Dr. Larian: Allergies are very common in the
nose area. Our environment has a lot of material in it that people can become sensitive to
and that really is an allergy – an overreaction to something in our environment.
When you overreact to something, in the environment, what happens to your nose is that it can swell
up and produce secretions, the mucous that ends up in the nose, just like when you have
a cold; that’s a reaction to a virus. People with allergies will constantly have
this problem when they have a runny nose, swelling and difficulty breathing and mucous
dripping down in the back of their throat. The problem that arise from allergies besides
the nuisance of these sensations is the fact that the sinuses, which are cavities in our
nose next to our nose that have tiny openings into our nose, can get blocked too, from the
swelling. The opening to the sinuses is very small and
narrow and ant swelling in the nose can obstruct that opening and cause the mucous that’s in
the sinus to collect and get infected. When a patient comes to the office with sinus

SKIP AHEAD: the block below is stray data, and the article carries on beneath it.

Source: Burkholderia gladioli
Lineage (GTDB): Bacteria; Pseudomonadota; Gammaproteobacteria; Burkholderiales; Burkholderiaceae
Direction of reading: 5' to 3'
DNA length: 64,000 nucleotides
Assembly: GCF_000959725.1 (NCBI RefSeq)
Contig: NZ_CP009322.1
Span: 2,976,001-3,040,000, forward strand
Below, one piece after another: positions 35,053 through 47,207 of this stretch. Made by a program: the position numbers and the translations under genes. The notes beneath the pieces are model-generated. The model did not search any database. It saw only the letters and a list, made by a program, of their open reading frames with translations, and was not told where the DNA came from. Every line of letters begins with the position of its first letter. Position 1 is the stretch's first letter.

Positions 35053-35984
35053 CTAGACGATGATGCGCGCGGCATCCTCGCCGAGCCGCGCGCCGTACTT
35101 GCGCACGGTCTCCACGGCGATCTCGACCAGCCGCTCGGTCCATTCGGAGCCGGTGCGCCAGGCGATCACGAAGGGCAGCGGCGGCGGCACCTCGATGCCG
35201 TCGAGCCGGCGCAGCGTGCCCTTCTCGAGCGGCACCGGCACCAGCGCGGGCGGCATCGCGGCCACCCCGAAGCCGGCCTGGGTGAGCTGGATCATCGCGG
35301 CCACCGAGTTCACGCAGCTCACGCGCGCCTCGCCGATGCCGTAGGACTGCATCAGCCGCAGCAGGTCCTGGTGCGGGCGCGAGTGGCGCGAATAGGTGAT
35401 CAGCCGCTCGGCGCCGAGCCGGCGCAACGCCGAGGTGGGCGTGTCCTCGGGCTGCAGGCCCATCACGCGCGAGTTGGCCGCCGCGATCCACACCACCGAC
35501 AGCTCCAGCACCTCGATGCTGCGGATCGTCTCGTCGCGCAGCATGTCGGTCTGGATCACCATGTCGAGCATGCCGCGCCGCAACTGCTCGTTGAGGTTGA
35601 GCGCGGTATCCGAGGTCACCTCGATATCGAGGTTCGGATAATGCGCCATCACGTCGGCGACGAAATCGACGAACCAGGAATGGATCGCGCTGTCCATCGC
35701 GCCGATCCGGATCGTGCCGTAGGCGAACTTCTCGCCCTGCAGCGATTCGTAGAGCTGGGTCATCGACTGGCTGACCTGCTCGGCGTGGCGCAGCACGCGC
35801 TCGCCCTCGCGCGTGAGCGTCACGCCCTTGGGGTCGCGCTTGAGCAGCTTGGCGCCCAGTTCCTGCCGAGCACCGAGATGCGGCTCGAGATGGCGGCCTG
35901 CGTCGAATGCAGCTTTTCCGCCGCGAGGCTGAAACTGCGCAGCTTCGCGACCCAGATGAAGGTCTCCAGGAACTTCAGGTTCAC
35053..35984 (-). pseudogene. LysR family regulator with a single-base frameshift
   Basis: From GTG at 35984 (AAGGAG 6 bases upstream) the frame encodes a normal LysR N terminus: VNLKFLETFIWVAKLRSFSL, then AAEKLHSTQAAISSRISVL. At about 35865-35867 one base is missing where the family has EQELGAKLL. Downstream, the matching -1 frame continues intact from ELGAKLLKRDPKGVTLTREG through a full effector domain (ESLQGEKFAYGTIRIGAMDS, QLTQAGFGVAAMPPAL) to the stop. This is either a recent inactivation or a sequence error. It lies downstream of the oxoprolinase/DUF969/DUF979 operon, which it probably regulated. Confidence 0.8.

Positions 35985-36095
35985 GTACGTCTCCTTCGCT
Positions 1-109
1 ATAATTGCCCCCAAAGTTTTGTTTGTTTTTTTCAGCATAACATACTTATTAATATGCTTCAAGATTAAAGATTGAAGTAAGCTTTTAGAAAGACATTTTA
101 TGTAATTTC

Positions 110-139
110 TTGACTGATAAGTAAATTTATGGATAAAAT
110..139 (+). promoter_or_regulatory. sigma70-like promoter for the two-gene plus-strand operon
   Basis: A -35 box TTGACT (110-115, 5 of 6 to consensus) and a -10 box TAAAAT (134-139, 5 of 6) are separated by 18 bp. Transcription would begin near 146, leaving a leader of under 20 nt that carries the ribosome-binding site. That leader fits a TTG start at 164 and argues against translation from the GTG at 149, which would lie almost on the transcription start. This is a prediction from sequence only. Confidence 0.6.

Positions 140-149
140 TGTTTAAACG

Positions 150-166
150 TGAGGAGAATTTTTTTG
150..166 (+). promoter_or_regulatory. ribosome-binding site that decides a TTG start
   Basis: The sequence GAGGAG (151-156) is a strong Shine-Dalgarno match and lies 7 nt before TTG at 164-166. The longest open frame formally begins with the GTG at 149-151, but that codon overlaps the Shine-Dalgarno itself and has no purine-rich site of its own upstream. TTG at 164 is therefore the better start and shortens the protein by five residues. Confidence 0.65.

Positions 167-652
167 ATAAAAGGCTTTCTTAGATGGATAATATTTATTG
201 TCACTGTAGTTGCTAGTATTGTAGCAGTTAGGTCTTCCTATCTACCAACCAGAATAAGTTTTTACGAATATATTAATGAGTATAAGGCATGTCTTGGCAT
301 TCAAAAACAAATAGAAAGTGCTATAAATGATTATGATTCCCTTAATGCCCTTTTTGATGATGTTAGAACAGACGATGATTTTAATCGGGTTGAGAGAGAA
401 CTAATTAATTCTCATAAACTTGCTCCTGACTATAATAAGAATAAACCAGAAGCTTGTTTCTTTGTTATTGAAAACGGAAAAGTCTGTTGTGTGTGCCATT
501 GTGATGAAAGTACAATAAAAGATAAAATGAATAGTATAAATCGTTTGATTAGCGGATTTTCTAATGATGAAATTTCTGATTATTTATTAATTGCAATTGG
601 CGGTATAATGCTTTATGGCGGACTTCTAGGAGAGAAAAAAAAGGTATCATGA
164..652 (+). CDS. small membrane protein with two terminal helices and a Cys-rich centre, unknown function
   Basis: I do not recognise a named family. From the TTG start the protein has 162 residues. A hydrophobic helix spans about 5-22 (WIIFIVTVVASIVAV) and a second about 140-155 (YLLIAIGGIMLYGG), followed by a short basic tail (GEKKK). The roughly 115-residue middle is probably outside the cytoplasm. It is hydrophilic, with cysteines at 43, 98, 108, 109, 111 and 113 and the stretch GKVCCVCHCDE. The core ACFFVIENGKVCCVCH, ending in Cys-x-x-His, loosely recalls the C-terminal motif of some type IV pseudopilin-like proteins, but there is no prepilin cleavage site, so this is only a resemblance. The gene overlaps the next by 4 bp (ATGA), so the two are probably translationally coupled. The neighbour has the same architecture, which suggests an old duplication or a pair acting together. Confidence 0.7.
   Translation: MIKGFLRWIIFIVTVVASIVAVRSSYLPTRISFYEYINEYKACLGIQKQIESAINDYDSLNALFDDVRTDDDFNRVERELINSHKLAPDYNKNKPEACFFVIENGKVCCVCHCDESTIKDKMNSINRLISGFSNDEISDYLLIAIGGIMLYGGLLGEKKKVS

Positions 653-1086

problems or allergy problems, the first thing that we do is to get them a history, to see
how extensive is their problem, how long have they been having it, or if we can figure out
just by talking to them what’s leading to the problem.
Once we figure out these isolated issues then we move on to doing an exam. Then we try to
come up with a treatment protocol to treat the allergies and then the sinuses themselves.
Allergies are treated mostly by conservative measures first: air filters mattress and pillow
covers, getting the rooms, the house cleaner in terms of the allergy problems. Then moving
up to nasal irrigation and nasal washes and then down to medications, nose sprays and
pills. And then if those don’t work, we can get imaging
like CAT scans and then move on to surgery if the need arises. This process usually takes
months and months and months. Once you’ve convinced yourself that you’ve
done everything medically, to clear out the sinuses, to control the allergy, if those
fail, then sinus surgery is what’s left to do.